Re: Don’t waste your time practicing AIKIDO
Hello everyone. This is a very interesting post. I am in the Army and just returned from Iraq. I can tell you that pain compliance techniques, such as sankkyo and nikkyo are very effective in "real life." I can also tell you that kaeshinage and iriminage are also effective. Now I will tell you some Aikido techniques are less effective in high stress situations, not because they are ineffective, but because they require more instictive motor skills then most of us have in a fight. A well trained (tens of years) aikidoka may move instinctively, but most (myself included) don't.
For truely effective combat techniques, learn four or five that work from almost any attack. I recommend kotegaeshi, iriminage, nikkyo, ikkyo, shihonage. Practice these from any attack wearing what you normally wear and increase speed as proficiency increases. Vary location and space available to simulate different situations. If you truly doubt these techniques effectiveness, go watch a law enforcement submission class at FLETC (Federal Law Enforcement Training Center) or the FBI Academy (they are teaching these). These techniques are also fundamental in the new Marine Corps martial art program. Finally go vist a Krav Maga training center and you'll see these techniques are very similar to the ones being taught in their class. For those not familiar, Krav Maga is the combat system of the Israeli Defense Forces. Whether or not you think favorably about Israeli politics, their soldiers are well trained and this is what they teach.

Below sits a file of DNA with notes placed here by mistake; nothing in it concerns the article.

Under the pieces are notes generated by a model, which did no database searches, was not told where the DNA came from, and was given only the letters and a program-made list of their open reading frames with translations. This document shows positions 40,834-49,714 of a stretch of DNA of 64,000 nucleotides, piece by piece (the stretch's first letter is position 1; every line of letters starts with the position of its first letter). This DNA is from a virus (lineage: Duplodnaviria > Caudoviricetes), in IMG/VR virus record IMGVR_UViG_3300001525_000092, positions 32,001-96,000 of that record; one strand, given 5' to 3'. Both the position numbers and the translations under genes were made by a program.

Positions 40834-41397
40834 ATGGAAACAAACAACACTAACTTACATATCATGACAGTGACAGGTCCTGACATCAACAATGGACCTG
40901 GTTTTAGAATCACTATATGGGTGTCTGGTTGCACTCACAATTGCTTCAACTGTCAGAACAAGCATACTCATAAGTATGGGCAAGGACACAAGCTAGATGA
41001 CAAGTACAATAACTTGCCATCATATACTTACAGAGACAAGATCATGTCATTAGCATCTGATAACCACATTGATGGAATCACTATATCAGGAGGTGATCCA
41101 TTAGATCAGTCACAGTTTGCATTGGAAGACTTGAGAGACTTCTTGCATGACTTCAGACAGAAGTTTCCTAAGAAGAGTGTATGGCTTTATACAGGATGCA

Finally, I recommend reading Warrior Spirit by Richard Heckler-Stozzi (I think I spelled that right). It is about a recently declassified project the US Army did with the 10th Special Forces (it says 20th in the book, but it should be 10th) and it involved Aikido training. The government doesn't choose these arts on an impulse, there was definite research and thought behind their choice. If the Army elected to spend millions teaching Special Forces Aikido I tend to believe it's effectiveness.